We work with many companies across the security industry. Nearly every one we’ve talked to has one thing in common: they have been burned before by security translation done poorly. Why is this?
Problem: Lack of Expertise
Often, poor translations stem from a lack of subject matter expertise. With highly technical content and safety specs, a linguist who’s not familiar with the material can get lost in the numbers and details. If you’re working in access control, for example, your documents are likely to include programming-heavy language, new terms that the industry invents, or references to other technologies that didn’t exist until recently. If your linguist isn’t familiar with the industry, that can lead to crucial ideas getting lost in translation.
Pick a translation partner with experts in your subject matter. They’ll have technology that can make the translation process more streamlined—for example, by putting industry-specific terms into translation memory. And while it might take a little bit of extra time to find a translation partner that’s the right fit for your industry, doing so will save you time and money in the end.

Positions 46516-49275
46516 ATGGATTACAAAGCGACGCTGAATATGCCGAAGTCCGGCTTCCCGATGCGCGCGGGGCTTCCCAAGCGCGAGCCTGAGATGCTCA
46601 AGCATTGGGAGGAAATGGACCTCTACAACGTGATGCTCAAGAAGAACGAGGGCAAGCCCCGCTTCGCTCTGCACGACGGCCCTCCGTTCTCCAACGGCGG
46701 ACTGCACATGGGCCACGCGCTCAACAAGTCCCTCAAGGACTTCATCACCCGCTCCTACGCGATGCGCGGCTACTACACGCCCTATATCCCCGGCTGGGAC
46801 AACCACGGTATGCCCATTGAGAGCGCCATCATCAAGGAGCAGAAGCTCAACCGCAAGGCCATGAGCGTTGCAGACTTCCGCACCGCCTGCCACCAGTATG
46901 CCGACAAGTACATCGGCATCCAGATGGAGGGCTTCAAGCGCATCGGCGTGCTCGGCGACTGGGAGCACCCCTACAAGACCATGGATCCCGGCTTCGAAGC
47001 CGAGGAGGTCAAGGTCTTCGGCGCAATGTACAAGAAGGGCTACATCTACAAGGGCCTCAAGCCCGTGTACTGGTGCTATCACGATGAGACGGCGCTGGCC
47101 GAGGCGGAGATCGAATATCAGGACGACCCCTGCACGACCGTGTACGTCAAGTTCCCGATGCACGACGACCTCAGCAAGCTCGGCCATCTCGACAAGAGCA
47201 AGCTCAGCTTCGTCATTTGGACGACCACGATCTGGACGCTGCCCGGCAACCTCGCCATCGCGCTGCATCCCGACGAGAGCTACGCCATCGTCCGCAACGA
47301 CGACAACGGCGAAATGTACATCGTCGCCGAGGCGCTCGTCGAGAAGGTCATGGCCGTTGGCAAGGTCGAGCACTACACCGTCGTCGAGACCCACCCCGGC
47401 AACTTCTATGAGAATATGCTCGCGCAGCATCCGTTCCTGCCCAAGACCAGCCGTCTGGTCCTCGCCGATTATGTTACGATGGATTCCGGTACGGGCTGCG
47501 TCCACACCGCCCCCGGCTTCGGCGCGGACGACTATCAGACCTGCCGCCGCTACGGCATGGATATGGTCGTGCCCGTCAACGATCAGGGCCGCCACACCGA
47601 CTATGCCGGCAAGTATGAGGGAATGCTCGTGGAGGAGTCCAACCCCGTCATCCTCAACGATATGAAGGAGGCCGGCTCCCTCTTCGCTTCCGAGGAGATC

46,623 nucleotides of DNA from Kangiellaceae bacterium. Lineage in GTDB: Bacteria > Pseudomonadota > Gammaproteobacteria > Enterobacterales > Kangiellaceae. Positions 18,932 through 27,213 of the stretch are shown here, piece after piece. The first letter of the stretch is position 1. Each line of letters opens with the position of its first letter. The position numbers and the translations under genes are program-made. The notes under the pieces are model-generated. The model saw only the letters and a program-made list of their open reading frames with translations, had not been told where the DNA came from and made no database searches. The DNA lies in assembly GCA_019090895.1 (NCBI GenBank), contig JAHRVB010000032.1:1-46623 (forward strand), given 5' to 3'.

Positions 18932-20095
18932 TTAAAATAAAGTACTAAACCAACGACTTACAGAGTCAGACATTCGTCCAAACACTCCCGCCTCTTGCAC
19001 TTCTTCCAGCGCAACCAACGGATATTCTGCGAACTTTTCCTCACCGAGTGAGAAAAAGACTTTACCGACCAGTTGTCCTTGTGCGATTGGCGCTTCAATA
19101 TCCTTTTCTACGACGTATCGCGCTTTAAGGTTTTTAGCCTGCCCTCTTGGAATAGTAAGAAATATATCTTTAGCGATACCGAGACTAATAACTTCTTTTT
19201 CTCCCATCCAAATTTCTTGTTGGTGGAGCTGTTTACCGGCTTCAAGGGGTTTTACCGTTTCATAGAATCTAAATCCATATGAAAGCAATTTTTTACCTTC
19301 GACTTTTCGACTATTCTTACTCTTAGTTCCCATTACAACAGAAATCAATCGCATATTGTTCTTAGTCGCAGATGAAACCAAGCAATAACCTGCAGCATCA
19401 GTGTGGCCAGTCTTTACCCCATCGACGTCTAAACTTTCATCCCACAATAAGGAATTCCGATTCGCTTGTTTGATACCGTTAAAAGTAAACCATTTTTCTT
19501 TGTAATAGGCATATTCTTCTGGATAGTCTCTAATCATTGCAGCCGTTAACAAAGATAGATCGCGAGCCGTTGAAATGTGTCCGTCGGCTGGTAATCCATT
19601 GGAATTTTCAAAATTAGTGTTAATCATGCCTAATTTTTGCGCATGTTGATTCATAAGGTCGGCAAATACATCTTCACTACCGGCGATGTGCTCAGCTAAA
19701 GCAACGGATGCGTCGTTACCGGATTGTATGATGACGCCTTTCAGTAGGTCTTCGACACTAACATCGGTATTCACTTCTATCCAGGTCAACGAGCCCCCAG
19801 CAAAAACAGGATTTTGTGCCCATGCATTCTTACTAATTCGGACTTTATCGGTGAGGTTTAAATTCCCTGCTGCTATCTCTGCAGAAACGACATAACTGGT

Problem: Lack of a good process
A process full of manual steps opens up your project to chances for human error. A secure system is one that doesn’t have gaps and loopholes in it—and a good translation process is similar. If a translation process requires a lot of manual file transfers or doesn’t use automation to give the text a “first pass”, your translators could spend a lot of time needlessly emailing files back and forth or repeating work they’ve already done before. And at every step, redundant processes can lead to errors.
By engaging with a translation partner that automates and customizes the translation process to meet your specific needs, you will cut down on time, errors, and cost. Automating the tasks that prepare or transfer a project allows your translator to focus on what’s really important about a text: crafting the right meaning for your audience.
Problem: Switching to a new translation partner is a hassle. How would I even start?
Know what your company needs, and search for a partner with expertise in your field.
Before beginning the process, it’s helpful to know two things: what isn’t working with your current partner, and what you’d like in a new partner. And keep in mind that the shift doesn’t have to be abrupt, either. You can ask your potential new partner to work on a small project while you remain with your current partner.